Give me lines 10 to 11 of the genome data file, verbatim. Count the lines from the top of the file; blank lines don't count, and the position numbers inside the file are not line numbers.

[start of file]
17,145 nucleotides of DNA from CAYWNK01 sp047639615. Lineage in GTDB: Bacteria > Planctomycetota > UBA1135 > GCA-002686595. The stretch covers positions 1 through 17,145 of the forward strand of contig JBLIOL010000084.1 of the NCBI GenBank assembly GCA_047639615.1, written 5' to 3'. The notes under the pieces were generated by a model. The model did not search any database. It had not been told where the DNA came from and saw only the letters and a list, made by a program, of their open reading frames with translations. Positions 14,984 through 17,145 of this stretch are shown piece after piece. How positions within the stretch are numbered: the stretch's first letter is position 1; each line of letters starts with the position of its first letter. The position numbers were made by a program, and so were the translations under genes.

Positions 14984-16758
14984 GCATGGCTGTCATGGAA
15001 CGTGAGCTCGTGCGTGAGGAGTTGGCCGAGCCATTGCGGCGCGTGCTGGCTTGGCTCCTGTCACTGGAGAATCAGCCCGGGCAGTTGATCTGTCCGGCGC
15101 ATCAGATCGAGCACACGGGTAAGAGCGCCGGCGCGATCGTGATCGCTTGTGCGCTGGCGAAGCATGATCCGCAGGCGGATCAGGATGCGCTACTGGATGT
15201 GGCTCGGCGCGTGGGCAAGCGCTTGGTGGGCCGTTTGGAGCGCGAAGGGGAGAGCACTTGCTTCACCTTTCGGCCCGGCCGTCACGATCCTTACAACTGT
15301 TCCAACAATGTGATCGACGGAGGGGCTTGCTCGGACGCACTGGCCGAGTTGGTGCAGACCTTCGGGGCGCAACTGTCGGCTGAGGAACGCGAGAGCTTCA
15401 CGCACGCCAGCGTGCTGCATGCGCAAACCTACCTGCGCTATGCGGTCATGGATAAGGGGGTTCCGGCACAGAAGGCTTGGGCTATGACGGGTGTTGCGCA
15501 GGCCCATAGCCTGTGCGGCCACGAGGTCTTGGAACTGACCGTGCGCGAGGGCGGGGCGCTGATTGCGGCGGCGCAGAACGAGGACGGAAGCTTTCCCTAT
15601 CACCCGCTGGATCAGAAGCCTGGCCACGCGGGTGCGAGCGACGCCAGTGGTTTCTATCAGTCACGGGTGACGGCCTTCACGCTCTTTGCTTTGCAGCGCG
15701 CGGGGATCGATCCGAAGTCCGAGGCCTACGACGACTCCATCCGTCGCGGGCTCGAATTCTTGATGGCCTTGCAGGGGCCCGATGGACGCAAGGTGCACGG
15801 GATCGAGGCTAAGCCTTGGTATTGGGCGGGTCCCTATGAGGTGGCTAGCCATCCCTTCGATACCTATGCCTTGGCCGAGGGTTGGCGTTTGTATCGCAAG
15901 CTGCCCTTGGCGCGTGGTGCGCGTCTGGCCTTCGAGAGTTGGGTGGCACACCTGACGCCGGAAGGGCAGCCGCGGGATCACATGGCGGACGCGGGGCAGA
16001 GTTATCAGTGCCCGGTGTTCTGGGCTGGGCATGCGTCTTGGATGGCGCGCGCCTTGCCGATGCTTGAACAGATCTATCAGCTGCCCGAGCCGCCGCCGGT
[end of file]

15601 CACCCGCTGGATCAGAAGCCTGGCCACGCGGGTGCGAGCGACGCCAGTGGTTTCTATCAGTCACGGGTGACGGCCTTCACGCTCTTTGCTTTGCAGCGCG
15701 CGGGGATCGATCCGAAGTCCGAGGCCTACGACGACTCCATCCGTCGCGGGCTCGAATTCTTGATGGCCTTGCAGGGGCCCGATGGACGCAAGGTGCACGG